Trigonometry itself emerged from astronomy. The Babylonians, for example, showed evidence of using trigonometric functions and it is from them that we have the concept of a circle consisting of 360 degrees.

The first known person to publish a table of trigonometric functions was the Greek mathematician Hipparchus around 140 B.C. Hipparchus used these functions to calculate the size of chords in a circle from a given angle. Today, Hipparchus is known as the father of trigonometry.

All of Hipparchus's major works have been lost. Most of our information about Hipparchus comes from Claudius Ptolemy. Ptolemy's work, the Almagest, stands one of history's most influential books. Almagest was not its original name. Almagest comes the Arab translation "al-majisti" which means the greatest. It presents an earth-centered universe (from Aristotle) where planetary orbits can be understood through trigonometic functions.

The first use of the sine function comes around 500 AD in the Hindu work Aryabhata. It includes a table of half chords which are called jya. This half chord table is referenced by Brahmagupta in 628 and Bhaskara in 1150.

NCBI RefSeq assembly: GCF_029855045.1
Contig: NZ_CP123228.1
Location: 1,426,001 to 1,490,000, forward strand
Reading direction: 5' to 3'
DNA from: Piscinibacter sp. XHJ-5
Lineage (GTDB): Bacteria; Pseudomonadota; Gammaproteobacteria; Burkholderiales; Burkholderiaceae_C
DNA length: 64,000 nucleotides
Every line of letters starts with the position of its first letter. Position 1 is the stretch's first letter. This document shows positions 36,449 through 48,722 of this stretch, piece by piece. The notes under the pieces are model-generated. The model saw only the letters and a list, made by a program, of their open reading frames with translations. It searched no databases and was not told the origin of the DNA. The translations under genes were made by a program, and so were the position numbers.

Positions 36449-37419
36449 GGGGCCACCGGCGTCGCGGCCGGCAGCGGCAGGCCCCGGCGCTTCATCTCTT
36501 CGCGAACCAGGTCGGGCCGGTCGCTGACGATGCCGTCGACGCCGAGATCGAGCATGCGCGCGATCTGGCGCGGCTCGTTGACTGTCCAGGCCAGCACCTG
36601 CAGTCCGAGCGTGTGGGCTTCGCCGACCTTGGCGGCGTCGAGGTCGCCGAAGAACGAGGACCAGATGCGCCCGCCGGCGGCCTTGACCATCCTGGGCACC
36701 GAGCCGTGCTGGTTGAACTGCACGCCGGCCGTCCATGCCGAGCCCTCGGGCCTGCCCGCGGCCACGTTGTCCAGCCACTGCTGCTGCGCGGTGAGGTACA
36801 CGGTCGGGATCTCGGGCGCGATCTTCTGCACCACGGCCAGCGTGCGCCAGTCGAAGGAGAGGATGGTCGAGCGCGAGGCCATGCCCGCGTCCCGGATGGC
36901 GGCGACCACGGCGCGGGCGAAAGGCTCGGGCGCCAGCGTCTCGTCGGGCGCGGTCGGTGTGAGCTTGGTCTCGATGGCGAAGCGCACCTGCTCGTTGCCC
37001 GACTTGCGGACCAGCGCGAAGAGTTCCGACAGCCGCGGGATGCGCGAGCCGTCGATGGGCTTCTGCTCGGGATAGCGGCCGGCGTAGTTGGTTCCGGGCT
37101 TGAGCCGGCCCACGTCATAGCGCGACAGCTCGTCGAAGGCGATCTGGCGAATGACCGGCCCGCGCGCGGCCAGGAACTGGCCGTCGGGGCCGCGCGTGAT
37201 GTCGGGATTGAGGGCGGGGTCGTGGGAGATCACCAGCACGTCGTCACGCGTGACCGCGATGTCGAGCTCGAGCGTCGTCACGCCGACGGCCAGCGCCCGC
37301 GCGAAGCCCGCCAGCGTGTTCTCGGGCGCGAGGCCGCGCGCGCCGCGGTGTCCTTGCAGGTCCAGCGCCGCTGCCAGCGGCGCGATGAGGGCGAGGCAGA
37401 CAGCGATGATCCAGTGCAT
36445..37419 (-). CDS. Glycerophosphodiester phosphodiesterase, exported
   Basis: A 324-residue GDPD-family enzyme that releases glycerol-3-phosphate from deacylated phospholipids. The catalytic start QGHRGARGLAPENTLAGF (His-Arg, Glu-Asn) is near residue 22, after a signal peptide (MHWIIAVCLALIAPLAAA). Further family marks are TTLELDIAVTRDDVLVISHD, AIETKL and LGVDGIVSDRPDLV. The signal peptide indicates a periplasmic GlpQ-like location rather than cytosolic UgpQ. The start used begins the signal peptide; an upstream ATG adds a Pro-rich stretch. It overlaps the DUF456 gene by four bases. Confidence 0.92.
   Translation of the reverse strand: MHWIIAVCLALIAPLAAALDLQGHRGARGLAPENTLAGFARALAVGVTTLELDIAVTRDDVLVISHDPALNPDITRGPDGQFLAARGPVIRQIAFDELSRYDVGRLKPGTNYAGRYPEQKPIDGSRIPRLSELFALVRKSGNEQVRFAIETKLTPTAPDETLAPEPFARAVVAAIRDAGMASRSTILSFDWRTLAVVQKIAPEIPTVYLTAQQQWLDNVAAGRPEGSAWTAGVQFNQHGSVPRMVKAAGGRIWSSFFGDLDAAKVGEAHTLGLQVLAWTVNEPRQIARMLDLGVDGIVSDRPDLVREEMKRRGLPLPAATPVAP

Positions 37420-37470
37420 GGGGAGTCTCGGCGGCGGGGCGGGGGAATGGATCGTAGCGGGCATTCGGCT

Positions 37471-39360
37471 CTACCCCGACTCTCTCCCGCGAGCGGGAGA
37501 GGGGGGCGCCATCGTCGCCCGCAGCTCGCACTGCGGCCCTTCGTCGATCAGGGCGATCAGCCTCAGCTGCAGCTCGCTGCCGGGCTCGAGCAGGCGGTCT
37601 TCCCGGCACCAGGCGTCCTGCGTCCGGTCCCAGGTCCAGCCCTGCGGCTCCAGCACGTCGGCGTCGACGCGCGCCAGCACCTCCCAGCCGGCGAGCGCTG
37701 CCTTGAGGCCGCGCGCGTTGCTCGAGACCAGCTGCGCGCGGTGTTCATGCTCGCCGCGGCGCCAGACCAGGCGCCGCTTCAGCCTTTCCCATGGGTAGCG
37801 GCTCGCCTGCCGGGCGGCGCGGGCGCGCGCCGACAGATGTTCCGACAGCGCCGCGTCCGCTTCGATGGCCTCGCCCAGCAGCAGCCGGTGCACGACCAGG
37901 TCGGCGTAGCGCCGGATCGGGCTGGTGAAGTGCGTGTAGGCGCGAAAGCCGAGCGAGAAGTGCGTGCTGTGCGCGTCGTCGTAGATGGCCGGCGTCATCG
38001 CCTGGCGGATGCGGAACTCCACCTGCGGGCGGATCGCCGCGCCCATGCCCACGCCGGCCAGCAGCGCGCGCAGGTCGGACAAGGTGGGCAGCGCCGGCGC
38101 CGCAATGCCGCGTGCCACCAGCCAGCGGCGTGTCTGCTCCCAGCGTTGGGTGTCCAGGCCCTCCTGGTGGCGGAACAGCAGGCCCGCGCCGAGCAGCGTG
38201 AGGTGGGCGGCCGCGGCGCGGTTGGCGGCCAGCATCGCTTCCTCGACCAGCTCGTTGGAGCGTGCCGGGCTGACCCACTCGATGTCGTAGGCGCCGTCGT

The Arab mathematicians used the word "jiba" and "jaib" to refer to the half chord table from the Aryabhata. The term "jaib" is Arabic for "fold". So, when the Europeans began to translate the Arab texts, they used the term "sinus" (which is Latin for "fold") as the name of the half chord table. Fibonacci, for example, used the term "sinus rectus arcus". The term "cosinus" was introduced by Edmund Gunter in 1620.

The concept of tangents was well known at the time of Thales and was associated with the measurement of shadows. The first known table of tangents (referred to as the table of shadows) was presented by an Arab mathematician in 860. The term tangent itself was first used by Thomas Finke in 1583. The term cotangent was first used by Gunter in 1620.

The secant and cosecant were not used in tables until the 15th century. Copernicus for example used the concept of the secant which he called hypotenusa.

References

- History of Trigonometry, MacTutor
- History of Trigonometry, Wikipedia